Coronavirus disease (Covid-19), recently declared a pandemic by the WHO has caused panic and death around the world. Many countries have adopted measures including the shutting down of schools, restrictions of large gatherings, etc. The government of Cameroon on March 17 announced measures to contain the spread of the virus including:
- The closure of all public and private training establishments of the various levels of education, from nursery school to higher education, including vocational training centres and professional schools;
- Restriction of gatherings of more than fifty (50) persons;
- Closure of restaurants and entertainment spots from 6 p.m.;
- Regulation of consumer flows in markets and shopping centers;
- The postponement of school and university competitions, like the FENASSCO and University games, etc.
While we applaud the measures put in place by the government, we believe what is more important is how effective they are implemented. There have been reports of people still gathering in large crowds of more than 50, of continuous unregulated flows into markets and shopping centres and of some entertainment spots including bars still operating after 6 p.m. This raises a question about the effectiveness of children being taken out of school only to find themselves in places more crowded than their classrooms. It wouldn’t be surprising to see that during such period many children will be called upon to help their parents, relatives or guardians to hawk in crowded markets.
The shutting down of schools throughout the national territory means millions of school pupils and students are forced to stay at home. Young people in the Anglophone regions have already suffered the effect of school shutdown for the past 4 years as a result of conflict ravaging the regions. The current coronavirus pandemic only exacerbates the impact on young people within these regions. Out of school without access to other forms of education can often prove counterproductive for young people of school going age, especially those from underprivileged backgrounds. In such circumstances young people suffer the risk of exploitation, unwanted pregnancies, loss of opportunities, etc.
UNESCO Director-General Audrey Azoulay stated that “The global scale and speed of the current educational disruption is unparalleled and, if prolonged, could threaten the right to education,” The agency said the effects could include:
- Interrupted learning: When schools close, children and youth are deprived of opportunities for growth and development. Under-privileged learners with fewer educational opportunities beyond school are the hardest hit.
- Nutrition: Many students rely on free or discounted meals provided at schools for food and healthy nutrition.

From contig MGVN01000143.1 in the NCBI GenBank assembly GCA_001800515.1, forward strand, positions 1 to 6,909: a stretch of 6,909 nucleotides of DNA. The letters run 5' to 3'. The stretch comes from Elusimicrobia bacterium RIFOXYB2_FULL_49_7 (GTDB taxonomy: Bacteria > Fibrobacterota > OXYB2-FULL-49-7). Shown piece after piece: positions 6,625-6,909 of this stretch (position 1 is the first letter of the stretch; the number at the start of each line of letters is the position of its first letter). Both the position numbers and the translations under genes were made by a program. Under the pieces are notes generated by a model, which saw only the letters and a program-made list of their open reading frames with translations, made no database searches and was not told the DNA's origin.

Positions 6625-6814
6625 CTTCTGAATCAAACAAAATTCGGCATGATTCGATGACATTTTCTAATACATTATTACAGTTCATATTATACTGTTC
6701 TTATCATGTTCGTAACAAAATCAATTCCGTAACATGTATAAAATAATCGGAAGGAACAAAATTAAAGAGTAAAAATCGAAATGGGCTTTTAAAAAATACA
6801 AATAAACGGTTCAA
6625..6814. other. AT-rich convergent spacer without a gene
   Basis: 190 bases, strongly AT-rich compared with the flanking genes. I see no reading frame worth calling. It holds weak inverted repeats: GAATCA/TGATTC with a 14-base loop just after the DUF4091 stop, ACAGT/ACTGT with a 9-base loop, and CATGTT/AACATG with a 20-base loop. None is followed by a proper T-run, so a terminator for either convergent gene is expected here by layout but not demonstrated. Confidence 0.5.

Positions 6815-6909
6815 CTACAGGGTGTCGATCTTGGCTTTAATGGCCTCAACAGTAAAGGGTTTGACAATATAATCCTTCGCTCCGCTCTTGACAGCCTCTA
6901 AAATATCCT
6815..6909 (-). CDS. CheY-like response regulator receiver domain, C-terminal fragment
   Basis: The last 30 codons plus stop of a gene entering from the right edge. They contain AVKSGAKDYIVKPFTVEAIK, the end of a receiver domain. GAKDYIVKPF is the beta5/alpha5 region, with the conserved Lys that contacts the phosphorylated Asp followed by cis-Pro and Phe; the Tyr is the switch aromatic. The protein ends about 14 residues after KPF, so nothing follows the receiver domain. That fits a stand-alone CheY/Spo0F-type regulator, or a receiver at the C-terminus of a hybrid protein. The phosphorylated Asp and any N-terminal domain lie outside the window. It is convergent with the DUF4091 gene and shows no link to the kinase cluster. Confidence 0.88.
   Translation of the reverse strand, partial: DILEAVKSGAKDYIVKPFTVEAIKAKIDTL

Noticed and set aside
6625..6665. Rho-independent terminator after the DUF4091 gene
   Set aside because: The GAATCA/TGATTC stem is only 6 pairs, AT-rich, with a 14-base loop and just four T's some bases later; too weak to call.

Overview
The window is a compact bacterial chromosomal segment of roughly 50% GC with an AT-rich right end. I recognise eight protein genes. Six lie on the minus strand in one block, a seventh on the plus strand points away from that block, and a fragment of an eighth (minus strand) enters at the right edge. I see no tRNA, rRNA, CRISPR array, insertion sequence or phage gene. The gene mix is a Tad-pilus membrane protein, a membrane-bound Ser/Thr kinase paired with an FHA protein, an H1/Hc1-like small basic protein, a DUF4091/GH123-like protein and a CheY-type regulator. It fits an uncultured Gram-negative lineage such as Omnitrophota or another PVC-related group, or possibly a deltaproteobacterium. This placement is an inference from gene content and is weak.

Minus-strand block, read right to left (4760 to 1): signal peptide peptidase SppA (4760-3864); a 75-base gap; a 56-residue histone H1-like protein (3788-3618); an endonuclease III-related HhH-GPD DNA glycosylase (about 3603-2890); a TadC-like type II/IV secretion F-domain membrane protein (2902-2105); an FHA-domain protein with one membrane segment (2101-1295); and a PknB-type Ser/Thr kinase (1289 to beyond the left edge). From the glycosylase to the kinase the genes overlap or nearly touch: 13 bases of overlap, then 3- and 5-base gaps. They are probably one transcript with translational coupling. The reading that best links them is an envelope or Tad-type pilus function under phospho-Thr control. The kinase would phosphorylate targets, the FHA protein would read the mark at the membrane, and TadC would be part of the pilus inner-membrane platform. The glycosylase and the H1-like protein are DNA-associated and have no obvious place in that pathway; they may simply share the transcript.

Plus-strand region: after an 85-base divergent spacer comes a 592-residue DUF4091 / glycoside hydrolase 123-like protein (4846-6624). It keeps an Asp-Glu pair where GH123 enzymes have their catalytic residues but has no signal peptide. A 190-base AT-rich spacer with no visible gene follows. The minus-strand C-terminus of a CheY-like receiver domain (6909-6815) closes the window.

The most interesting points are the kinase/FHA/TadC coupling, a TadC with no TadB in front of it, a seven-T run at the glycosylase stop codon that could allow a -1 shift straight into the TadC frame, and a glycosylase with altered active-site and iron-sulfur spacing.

- Dropout rates: It is a challenge to ensure children and youth return and stay in school when schools reopen after closures. Dropout rates rise in protracted closures.
While some institutions in advanced countries are putting in place measures to minimise the impact of the school shutdown, which include distance learning, children in many parts of the world would have to stay home without any possibility of learning. Most children around the world don’t have access to internet. In Cameroon, for example, most young people don’t have computers at home nor access to the internet. In recent days frequent power outages in major cities around the country including within the southwest region have left many going without power supply for days. This not only undermines any possibility of home-schooling for young people but equally makes their stay at home boring. We would like to call on the attention of the authorities concerned to do something to ensure that the power situation is adjusted sooner than later.
While we at SODEI are leading a campaign of sensitization on the coronavirus, we are equally interested in continuous play and learning opportunities for young people during the period of shutdown. Amidst the fear and uncertainty young people still have the need to play and learn. Children despite the circumstances still need to play.
Children can continue to engage in productive activities at home with their parents. Aside from helping them with their actual schoolwork, parents should consider involving children in household activities such as cooking, house chores, etc, in ways that are fun. If possible, children can be engaged in some form of craftwork including beading, knitting, sewing, etc. However, attention should be given to children’s need to play and have fun. Play with family members can be very useful during this time and provides an opportunity for family bonding.
Keeping in mind the regulations and guidelines recommended by the government on public spaces during this period, at SODEI we offer a variety of indoor activities for children. Our LESPLAY program components include a variety of activities to wit: creative arts (painting, photography, drawing and sketching); acting (drama/role play, debate and public speaking); games (chess, puzzle, scramble). We will continue to do our best to ensure that children enjoy their childhood despite the circumstances and take measures to safeguard our young ones and educate them on precautions to be taken to avoid the Coronavirus.